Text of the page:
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Fear can propel us or leave us in complete paralysis. It can lead to our best performances if we can embrace it, or our worst failures if we allow it to overcome us. I believe that with small steps, we can overcome the fear of pursuing our passions.
Here's the physiology of fear and the 3 techniques that I use to keep it from limiting me.
Physiology of Fear
As soon as you recognise a threat—whether that’s to your safety, status or standing—your amygdala kicks into action. It raises the alarm bells, setting your fear response in motion. Cortisol and adrenaline are pumped into your bloodstream, increasing your blood pressure and heart rate. Your breathing follows suit, speeding up and you begin to sweat.
I know this process all too well. I’ve just completed my practical medical exams and this process kicked into full force before I went in. The other thing I noticed was that I had this brain fog as the fear overcame me. I couldn’t retrieve the knowledge I’d revised because my fear response was limiting me. I wanted to understand why this was, was I experiencing anxiety? Or was it just a normal response to exams?
I found this article that answered my questions. It explained that when our fear response is disproportionate to the situation, and begins to interfere with our wellbeing and daily functioning, it's classed as anxiety. I’ve realised that my fear did turn into anxiety because it was limiting my sleep, taking my appetite and affecting my wellbeing.
When I was thinking about fear, my mind took me back to a concert I’d watched a few weeks before. Dave had only been playing guitar for 4 months, yet he played it at the BRITs in front of more than 5 million people. He didn’t have to do that, he could’ve stayed in his comfort zone of rapping. Instead, he embraced his fear, using his cortisol and adrenaline to push him to perform at his best.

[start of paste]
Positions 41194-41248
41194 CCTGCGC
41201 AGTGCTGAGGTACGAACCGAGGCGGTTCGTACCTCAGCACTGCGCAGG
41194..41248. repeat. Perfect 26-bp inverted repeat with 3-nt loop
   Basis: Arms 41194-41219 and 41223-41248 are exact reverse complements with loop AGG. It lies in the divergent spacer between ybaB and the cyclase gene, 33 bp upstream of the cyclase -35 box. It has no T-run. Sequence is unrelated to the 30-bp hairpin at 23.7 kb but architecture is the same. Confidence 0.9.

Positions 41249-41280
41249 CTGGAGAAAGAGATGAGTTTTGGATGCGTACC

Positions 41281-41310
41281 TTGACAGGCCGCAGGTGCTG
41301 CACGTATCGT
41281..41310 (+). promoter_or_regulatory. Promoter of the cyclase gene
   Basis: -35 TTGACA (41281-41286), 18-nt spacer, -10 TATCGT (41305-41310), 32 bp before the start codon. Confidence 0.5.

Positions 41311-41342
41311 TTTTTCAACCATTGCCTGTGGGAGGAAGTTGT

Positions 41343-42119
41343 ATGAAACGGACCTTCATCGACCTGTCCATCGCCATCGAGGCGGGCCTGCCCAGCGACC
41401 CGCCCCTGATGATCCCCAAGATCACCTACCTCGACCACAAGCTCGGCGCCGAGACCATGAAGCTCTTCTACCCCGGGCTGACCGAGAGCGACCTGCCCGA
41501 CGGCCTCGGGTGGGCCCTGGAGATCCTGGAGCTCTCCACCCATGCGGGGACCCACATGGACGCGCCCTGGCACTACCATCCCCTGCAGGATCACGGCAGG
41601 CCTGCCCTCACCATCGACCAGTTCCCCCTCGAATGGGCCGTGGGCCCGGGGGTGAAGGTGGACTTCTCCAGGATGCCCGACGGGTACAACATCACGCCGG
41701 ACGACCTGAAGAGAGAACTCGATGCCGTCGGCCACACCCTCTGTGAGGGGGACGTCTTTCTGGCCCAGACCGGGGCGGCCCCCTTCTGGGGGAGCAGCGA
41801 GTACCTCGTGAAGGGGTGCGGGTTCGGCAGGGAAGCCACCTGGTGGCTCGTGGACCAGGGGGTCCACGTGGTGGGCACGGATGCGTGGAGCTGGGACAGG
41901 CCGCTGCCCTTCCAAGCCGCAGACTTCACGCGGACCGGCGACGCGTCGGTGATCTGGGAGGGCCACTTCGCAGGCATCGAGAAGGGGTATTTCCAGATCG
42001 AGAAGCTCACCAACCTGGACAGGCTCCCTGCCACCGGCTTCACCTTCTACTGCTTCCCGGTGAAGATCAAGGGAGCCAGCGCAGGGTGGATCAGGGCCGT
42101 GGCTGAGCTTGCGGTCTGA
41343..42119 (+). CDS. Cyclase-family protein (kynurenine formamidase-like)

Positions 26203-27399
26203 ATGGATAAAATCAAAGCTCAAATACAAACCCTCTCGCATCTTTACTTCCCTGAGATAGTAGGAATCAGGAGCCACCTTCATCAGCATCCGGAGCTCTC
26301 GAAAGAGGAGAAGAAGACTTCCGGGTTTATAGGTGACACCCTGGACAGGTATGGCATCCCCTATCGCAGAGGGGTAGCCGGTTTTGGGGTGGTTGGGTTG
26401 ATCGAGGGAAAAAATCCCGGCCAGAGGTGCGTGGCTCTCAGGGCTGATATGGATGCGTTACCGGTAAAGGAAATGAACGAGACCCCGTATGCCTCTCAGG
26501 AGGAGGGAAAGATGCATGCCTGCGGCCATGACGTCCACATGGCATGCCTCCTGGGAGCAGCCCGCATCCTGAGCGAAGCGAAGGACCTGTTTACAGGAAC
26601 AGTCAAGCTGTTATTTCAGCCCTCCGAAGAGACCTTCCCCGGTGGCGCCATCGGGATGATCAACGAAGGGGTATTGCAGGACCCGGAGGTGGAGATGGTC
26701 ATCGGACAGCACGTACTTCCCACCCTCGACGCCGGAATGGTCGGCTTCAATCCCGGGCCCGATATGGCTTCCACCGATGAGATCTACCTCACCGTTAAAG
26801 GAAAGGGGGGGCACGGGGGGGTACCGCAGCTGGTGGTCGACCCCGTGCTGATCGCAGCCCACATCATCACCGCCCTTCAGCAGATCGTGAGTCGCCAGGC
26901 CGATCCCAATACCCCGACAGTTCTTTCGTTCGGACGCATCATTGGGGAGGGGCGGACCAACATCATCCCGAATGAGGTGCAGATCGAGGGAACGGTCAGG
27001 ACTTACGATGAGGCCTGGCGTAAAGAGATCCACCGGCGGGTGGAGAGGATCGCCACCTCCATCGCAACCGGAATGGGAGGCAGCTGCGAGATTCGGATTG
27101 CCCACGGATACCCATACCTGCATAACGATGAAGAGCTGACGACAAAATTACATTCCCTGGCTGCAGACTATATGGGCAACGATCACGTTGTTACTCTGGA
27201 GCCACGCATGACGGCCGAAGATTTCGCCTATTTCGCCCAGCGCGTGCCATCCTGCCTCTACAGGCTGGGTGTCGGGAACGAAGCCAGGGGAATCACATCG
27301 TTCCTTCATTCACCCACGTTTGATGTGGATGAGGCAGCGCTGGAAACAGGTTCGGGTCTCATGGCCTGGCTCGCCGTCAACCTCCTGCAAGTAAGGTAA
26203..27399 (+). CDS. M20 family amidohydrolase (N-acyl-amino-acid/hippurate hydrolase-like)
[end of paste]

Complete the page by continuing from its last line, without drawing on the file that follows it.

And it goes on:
I’ve realised that I need practical steps to keep my amygdala, cortisol and adrenaline under control.
My 3 Steps
1) Understand the Landscape
When I’m feeling overwhelmed with fear, I’ve always found that getting a greater understanding of the problem allows me to take back control. For Dave, that may be to learn the notes on the fretboard, the strumming patterns and common chord progressions for the guitar.
For my exams, that was understanding the potential questions that may come up, procedures I'm expected to do, and questions to ask patients. Once I’ve outlined everything that may come up in the exam, I can work through and make sure that I feel comfortable with answering those questions. I find that when I don’t fully understand what’s expected of me, that’s when my fear begins to turn into anxiety. When good fear becomes bad fear. That’s not enough though, we need to process our fears.
2) Processing Your Fears
Processing my fears allows me to put them in perspective. Tim Ferriss has a question that helps me to do this:
If you made the change you’re afraid of, what’s the absolute worst that could happen? Picture it in vivid detail. If this happened, how could you recover?
For Dave, the worst case scenario is he messes up his guitar solo. Embarrassing himself in front of millions of people. Big stakes. But how could he recover? He could practice missing notes and getting back on track to stop a complete disaster. If he went down this fear setting path, he’d realise that his fans are loyal so if that happened, he’d still have millions of streams and sell out his tours.
For me, I could fail the exam. I’d have to resit it and go again. Worst case scenario is I fail the resit and have to resit the entire year. Again, this would not be ideal but I could handle it. It’d give me more time to make my videos and, in the grand scheme of things, wouldn’t be the end of the world. One way that these fears could come to pass is if we panic in the moment; here’s how I'm trying to prevent that.
3) Remain Calm: Breathing
As our cortisol and adrenaline are released, they cause us to breathe quicker. That isn’t a bad thing, but we can’t let it spiral out of control into panic. If we can control our breathing, we’re controlling our response to the hormones.
Jay Shetty, author of ‘Think Like a Monk’, has some ridiculously simple advice that I’ve found very helpful.
When you feel stressed and need to align yourself— breathe in for 4 seconds, and out for 4 seconds.
This small practice can have such a massive impact ❤️ pic.twitter.com/1PECjKKVCn— Jay Shetty (@jayshetty) February 9, 2022
The simplicity of this advice has meant that I actually use it. When fear starts to kick in, I come back to this advice and it allows me to realign myself.
Fear can propel us or leave us in complete paralysis, but our fear doesn’t just affect us. It has a profound impact on the people around us.
“As we let our own light shine,
we unconsciously give other people permission to do the same.
As we are liberated from our own fear
Our presence automatically liberates others”
— Marianne Williamson
Just as Dave overcame his fear of performing guitar on stage, just as I overcame my fear of those exams—you can overcome yours. I hope these 3 steps will help you to do that.